Breakfast Briefing: North Korea – will there be war?


These audio and slides are from the basis of an hour-long briefing on 13 December 2017.

In particular the presentation addressed:

  • Another year, another Korea crisis – but is this one more serious?
  • The reasons behind North Korea’s unfaltering drive for WMD. Can this be curbed?
  • Regime change, Pyongyang: how does Kim Jong-un differ from his father Kim Jong-il? Might events in Zimbabwe worry him?
  • Regime change, Washington: can Trump succeed where his predecessors have failed?
  • Despite North Korea’s economy growing faster than the South’s last year, might they feel the effects of the latest sanctions?
  • Is there a military option? Would Trump really take that risk?
  • Can fresh diplomacy resolve the crisis, and on what basis might dialogue resume?


The following text sets the context in which the briefing was given. 

Tensions still remain dangerous, despite a two-month hiatus in Kim Jong-un’s testing of ever-better ballistic missiles and nuclear weapons. President Trump was placid on his Asia trip, but in a fresh war of words North Korea has sentenced him to death. China has made up with Seoul and sent an envoy to Pyongyang, whilst proposing a dual freeze of DPRK WMD tests and US-ROK war games. South Korea, whose liberal President Moon Jae-in seeks to engage with the North, hopes Trump’s visit showed him how catastrophic any new war would be. Yet in 2018 (if not sooner) Kim will provoke again. Washington needs a policy, not posturing. Which way will Trump jump?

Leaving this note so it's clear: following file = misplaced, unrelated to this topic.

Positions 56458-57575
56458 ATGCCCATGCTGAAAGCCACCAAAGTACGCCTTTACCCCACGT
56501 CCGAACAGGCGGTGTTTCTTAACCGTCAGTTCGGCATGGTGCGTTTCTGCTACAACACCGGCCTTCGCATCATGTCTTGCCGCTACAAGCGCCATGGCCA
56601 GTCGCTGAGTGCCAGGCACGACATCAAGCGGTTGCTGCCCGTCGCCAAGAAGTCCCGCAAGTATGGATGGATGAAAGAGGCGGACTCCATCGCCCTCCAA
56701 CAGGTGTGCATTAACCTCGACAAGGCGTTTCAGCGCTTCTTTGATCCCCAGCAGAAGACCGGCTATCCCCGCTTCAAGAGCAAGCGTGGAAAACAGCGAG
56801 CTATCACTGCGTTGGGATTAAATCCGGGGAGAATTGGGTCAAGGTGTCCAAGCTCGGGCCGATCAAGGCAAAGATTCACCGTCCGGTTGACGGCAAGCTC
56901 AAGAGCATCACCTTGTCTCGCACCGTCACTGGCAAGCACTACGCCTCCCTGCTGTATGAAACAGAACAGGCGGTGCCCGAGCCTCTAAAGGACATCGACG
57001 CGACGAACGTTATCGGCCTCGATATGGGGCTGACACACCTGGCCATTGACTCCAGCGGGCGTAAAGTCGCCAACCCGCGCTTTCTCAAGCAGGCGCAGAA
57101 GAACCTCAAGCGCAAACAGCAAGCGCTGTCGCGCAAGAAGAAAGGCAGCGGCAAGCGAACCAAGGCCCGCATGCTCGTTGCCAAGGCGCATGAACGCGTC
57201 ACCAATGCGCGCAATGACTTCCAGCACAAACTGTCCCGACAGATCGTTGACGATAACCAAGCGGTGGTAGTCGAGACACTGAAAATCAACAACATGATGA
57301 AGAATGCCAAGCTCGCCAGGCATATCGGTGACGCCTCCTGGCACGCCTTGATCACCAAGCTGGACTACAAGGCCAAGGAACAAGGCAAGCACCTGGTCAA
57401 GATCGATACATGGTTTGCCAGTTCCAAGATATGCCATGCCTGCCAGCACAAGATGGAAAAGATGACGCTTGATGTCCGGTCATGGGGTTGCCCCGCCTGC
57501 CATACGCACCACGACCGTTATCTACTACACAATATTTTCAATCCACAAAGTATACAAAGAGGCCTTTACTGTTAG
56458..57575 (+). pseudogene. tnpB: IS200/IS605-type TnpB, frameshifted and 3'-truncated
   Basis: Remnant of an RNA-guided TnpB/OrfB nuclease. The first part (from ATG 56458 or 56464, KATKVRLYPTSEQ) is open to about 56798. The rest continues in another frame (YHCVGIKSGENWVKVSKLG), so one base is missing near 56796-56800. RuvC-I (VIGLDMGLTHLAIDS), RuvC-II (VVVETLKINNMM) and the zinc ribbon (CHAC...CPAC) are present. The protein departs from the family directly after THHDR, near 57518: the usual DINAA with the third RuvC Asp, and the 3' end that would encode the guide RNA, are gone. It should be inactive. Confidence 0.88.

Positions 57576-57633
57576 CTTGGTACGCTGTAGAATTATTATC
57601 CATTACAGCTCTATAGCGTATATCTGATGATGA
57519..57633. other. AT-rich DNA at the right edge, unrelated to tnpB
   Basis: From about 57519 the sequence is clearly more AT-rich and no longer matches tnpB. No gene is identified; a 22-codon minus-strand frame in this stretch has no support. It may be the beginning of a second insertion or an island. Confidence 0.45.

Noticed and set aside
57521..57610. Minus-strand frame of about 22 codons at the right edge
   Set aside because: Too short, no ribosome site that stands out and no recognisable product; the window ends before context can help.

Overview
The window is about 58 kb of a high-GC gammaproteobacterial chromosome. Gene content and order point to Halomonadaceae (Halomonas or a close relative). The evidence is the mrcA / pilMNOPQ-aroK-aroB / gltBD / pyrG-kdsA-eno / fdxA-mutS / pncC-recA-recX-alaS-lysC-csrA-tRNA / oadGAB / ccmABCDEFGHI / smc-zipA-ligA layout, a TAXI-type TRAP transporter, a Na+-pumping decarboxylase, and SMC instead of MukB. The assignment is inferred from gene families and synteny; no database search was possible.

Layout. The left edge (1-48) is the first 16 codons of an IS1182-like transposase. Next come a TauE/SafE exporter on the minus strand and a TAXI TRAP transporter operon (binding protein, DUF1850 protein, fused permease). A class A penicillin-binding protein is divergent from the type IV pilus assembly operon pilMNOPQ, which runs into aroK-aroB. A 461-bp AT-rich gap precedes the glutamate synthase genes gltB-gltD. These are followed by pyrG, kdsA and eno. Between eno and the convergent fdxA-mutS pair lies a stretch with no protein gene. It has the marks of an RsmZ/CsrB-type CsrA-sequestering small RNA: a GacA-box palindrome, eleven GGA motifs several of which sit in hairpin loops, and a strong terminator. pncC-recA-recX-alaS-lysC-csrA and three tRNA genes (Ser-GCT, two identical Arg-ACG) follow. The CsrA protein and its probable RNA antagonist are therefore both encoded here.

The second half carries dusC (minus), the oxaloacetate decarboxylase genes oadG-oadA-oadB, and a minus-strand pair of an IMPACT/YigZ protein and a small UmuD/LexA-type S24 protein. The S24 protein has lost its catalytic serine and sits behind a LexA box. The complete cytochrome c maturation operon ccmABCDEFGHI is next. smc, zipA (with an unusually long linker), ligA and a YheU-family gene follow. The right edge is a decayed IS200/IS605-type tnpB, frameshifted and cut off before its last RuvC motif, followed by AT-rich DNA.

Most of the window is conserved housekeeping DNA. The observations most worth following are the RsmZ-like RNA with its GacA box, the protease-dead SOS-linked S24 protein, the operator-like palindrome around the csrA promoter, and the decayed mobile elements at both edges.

Aidan Foster-Carter – is Honorary Senior Research Fellow in Sociology and Modern Korea at Leeds University. His interest in North Korea dates back to 1968. Since 1997 he has been a full-time analyst and consultant on Korea: writing, lecturing and broadcasting on political, economic and security issues in both Koreas for academic, business and policy audiences in the UK and worldwide.

Richard Lloyd has worked with China Policy for over two years, covering technology, industry and foreign policy. Richard graduated with a First class honours degree from the University of Oxford in Chinese Studies. He travelled to North Korea from Beijing in December 2015, and pays close attention to developments in China-North Korea relations.


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